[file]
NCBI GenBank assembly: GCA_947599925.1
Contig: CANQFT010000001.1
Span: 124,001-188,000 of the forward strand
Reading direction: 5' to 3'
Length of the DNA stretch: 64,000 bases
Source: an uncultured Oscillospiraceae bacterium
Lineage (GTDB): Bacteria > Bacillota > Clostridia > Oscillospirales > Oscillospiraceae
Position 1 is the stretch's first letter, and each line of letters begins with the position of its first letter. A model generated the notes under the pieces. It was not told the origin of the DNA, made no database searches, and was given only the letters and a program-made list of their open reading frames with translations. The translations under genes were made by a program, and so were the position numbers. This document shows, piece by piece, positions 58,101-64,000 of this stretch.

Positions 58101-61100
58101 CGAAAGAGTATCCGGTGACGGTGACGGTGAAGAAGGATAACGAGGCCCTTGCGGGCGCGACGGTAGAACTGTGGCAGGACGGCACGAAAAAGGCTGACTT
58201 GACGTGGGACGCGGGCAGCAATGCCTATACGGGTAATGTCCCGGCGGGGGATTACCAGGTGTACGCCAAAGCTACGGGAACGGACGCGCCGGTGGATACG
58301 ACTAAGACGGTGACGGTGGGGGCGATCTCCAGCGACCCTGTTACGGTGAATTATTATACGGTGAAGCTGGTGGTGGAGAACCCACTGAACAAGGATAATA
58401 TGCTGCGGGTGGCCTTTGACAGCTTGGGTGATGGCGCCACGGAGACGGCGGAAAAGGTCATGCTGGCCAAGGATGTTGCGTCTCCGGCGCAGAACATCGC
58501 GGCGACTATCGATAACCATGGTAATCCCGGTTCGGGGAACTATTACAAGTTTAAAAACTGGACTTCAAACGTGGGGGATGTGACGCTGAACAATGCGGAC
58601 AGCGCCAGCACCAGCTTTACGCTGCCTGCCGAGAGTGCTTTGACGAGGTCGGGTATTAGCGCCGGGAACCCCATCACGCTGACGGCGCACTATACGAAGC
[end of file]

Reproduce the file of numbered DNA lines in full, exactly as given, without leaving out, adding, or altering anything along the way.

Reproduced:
NCBI GenBank assembly: GCA_947599925.1
Contig: CANQFT010000001.1
Span: 124,001-188,000 of the forward strand
Reading direction: 5' to 3'
Length of the DNA stretch: 64,000 bases
Source: an uncultured Oscillospiraceae bacterium
Lineage (GTDB): Bacteria > Bacillota > Clostridia > Oscillospirales > Oscillospiraceae
Position 1 is the stretch's first letter, and each line of letters begins with the position of its first letter. A model generated the notes under the pieces. It was not told the origin of the DNA, made no database searches, and was given only the letters and a program-made list of their open reading frames with translations. The translations under genes were made by a program, and so were the position numbers. This document shows, piece by piece, positions 58,101-64,000 of this stretch.

Positions 58101-61100
58101 CGAAAGAGTATCCGGTGACGGTGACGGTGAAGAAGGATAACGAGGCCCTTGCGGGCGCGACGGTAGAACTGTGGCAGGACGGCACGAAAAAGGCTGACTT
58201 GACGTGGGACGCGGGCAGCAATGCCTATACGGGTAATGTCCCGGCGGGGGATTACCAGGTGTACGCCAAAGCTACGGGAACGGACGCGCCGGTGGATACG
58301 ACTAAGACGGTGACGGTGGGGGCGATCTCCAGCGACCCTGTTACGGTGAATTATTATACGGTGAAGCTGGTGGTGGAGAACCCACTGAACAAGGATAATA
58401 TGCTGCGGGTGGCCTTTGACAGCTTGGGTGATGGCGCCACGGAGACGGCGGAAAAGGTCATGCTGGCCAAGGATGTTGCGTCTCCGGCGCAGAACATCGC
58501 GGCGACTATCGATAACCATGGTAATCCCGGTTCGGGGAACTATTACAAGTTTAAAAACTGGACTTCAAACGTGGGGGATGTGACGCTGAACAATGCGGAC
58601 AGCGCCAGCACCAGCTTTACGCTGCCTGCCGAGAGTGCTTTGACGAGGTCGGGTATTAGCGCCGGGAACCCCATCACGCTGACGGCGCACTATACGAAGC